Student loans: Step 2
Now that you've been able to get organized and you're starting to understand your entire student loan picture, it's time to start considering the mathematics them.
When it comes to student loans (or any type of loan for that matter), the interest rate is arguably the most important aspect of that loan. Interest is paid to a lender as a cost of borrowing money. Interest is calculated as a percentage of the unpaid principal amount. Unlike other forms of debt, such as credit cards and mortgages, Direct Loans are daily interest loans, which means that interest accrues (accumulates) daily. Depending on whether your loans are subsidized or unsubsidized, you may or may not be responsible for paying the interest that accrues during all periods.
The higher your interest rate is the more you'll end up paying for your loan. For example, the difference between a $30,000 student loan with an 8% interest rate, and a 5% interest rate is almost $5.5k dollars! (See the example below)
Lowering your interest rate even the slightest could have significant impacts on how much you ultimately end up paying on your student loans.
Interest Rates Change
Both fixed and variable private loan refinancing rates can change based on economic factors. When rates are pushed down, you may want to take advantage of the situation by refinancing. However, there are many other variables that affect private student loan interest rates, too. From market factors to rate choice and your creditworthiness, many ingredients make up the interest rates you see advertised across private lenders. That's why consistently monitoring interest rates is critical when you're trying to find the best deal.
One of the most effective ways to reduce interest charges is to refinance your student loans. The sooner you refinance the more you could save on the interest of your loans. If you can get a lower interest rate immediately you could save thousands of dollars in interest payments and pay off the loan quicker.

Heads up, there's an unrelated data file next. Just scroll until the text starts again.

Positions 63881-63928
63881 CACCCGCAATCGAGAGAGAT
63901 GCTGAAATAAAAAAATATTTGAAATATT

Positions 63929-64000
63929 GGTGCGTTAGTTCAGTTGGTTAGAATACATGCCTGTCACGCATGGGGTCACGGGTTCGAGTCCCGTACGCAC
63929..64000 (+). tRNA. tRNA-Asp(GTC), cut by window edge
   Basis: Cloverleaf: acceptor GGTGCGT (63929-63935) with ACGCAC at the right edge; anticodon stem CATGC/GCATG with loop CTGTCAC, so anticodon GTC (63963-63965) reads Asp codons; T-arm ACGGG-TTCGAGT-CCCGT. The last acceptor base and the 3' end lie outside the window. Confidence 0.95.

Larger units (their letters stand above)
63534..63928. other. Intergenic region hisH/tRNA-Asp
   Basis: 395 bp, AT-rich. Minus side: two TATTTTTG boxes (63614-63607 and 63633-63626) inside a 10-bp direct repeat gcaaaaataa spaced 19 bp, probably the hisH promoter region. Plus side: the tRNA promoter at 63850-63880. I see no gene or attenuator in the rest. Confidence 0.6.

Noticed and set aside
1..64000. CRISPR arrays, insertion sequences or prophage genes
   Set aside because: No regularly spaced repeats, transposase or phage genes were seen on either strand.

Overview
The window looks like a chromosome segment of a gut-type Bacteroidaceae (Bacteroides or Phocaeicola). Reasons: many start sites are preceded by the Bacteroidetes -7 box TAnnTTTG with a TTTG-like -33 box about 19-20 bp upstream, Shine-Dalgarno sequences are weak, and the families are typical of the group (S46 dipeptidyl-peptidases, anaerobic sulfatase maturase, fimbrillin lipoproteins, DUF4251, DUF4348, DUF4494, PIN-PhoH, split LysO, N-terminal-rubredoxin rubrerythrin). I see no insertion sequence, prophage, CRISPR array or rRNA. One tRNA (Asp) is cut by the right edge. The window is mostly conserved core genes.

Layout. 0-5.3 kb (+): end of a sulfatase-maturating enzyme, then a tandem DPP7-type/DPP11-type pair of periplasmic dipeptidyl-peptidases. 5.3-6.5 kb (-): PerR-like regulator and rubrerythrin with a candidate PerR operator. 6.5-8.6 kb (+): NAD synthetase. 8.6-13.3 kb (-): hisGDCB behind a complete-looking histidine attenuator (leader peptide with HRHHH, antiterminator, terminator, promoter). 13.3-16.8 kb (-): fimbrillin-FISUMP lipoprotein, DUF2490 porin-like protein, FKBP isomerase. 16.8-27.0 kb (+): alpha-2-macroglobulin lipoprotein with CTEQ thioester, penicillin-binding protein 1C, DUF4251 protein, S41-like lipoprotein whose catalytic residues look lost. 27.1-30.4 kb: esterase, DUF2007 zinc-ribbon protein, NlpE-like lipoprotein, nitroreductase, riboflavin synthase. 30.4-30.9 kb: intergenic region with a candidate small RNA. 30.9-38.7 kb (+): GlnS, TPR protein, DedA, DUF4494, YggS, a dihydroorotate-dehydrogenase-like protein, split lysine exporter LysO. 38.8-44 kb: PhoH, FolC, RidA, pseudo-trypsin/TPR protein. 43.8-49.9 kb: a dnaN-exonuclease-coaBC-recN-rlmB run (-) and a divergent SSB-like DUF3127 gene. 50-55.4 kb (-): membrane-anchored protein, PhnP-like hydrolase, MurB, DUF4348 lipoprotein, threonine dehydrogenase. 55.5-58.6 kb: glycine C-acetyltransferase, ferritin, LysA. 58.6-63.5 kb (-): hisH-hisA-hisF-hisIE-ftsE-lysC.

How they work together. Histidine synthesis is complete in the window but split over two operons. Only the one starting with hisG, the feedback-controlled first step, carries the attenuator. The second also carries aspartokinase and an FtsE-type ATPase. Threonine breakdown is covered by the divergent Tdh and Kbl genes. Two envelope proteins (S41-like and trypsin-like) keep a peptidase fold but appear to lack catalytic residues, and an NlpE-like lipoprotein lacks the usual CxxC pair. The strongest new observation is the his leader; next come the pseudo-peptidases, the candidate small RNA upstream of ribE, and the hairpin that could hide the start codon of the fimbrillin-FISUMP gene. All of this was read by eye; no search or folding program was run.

Question: What are you saying I should do?
Answer: Monitor Rates
Unfortunately, the interest rate on your student loans can cause your loan balance to grow significantly over time. However, by understanding how interest rates work and the different ways to lower your rate, you can minimize the amount of interest that accrues and pay off your debt faster. Did you know that with most loan providers it is completely free to refinance your student loans?
Of course, there are credit score implications that come with refinancing, but by and large, you can refinance your student loans nearly as many times as you'd like. This is why consistently monitoring what the market rate is for student loan interest rates is extremely important! However, over 60% of people say that haven't considered refinancing because it seems confusing.
(Second shameless plug) We've partnered with CommonBond to offer refinancing to our users. Of course, we think student loan refinancing can help a lot of people, but if it’s not a good idea for your situation — we’ll tell you that. The great thing about apay partnering with Commonbond is that you no longer have to deal with the uncertainty of wondering what you should do. Commonbond makes it really easy to check rates in under 5 minutes. Simply fill out some basic information, review the options that you qualify for, and submit your loan information.
The bottom line is—if you have multiple student loans, a good-paying job, and decent credit, refinancing your loans is probably the right answer. However, if you rely on one of the federal programs, such as income-based repayment, it’s best to stick with that. Nevertheless, it's important that you can quickly and easily check interest rates and compare what you're paying verses what the market rate is offering.
So...step 2... check!
If you're ready to take charge of your student loans, download apay!
Preview of step 3:
Making extra payments